Paper compares Czech and German methodology for the disproportionate costs evaluation.
ABSTRACT: The EU Water Framework Directive requires all water bodies within EU member states to achieve the “good status” by 2015/2021/2027. As it has proved to be very challenging for many water bodies, demand for cost proportionality analysis has increased dramatically, because disproportionate costs are one of the justifiable reasons for a deadline extension. This has led to development of many approaches across Europe. Among others, the Czech official methodology based on monetary cost-benefit analysis and the German “New Leipzig approach” based on criteria and cost threshold were introduced in 2015. Both approaches estimate costs of achieving the “good status”, but differ significantly in evaluating benefits. The Czech methodology identifies various categories of benefits, monetizes them and later compares them with costs of measure implementation. The German methodology determines how proportionate it is to spend on measures based on past public expenditures, objective distance to the “good status” and generated benefits. Both methodologies were tested on a small Stanovice catchment in the Czech Republic with similar results, which allows for a comparison of the two approaches they represent. Achieving the “good status” is viewed as cost-proportionate. Application of both methodologies is associated with numerous problems (e.g., data availability, estimate accuracy), which are further discussed in the paper.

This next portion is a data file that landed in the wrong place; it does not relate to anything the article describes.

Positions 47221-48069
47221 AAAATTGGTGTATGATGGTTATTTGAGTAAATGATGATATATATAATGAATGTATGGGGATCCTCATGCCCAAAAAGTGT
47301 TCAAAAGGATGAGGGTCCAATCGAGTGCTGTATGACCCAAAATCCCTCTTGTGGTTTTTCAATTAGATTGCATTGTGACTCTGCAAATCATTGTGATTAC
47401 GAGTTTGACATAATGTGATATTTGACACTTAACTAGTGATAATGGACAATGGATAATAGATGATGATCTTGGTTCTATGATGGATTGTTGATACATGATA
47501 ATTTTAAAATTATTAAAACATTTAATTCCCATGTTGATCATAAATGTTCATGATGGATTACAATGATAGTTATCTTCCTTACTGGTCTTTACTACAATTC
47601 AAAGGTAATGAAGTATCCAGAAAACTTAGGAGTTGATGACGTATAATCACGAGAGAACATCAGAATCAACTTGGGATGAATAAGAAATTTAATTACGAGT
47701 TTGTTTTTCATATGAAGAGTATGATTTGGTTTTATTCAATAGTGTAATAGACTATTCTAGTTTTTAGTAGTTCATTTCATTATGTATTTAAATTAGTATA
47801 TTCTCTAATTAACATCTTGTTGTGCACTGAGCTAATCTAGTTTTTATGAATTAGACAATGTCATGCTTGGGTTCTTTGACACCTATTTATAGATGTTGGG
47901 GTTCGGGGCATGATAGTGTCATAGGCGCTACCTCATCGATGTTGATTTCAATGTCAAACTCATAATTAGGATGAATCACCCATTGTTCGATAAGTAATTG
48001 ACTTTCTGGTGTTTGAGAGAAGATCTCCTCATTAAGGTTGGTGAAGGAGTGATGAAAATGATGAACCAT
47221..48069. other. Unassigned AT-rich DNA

Citation: Macháč, J. & Brabec, J. Water Resour Manage (2018) 32: 1453. https://doi.org/10.1007/s11269-017-1879-z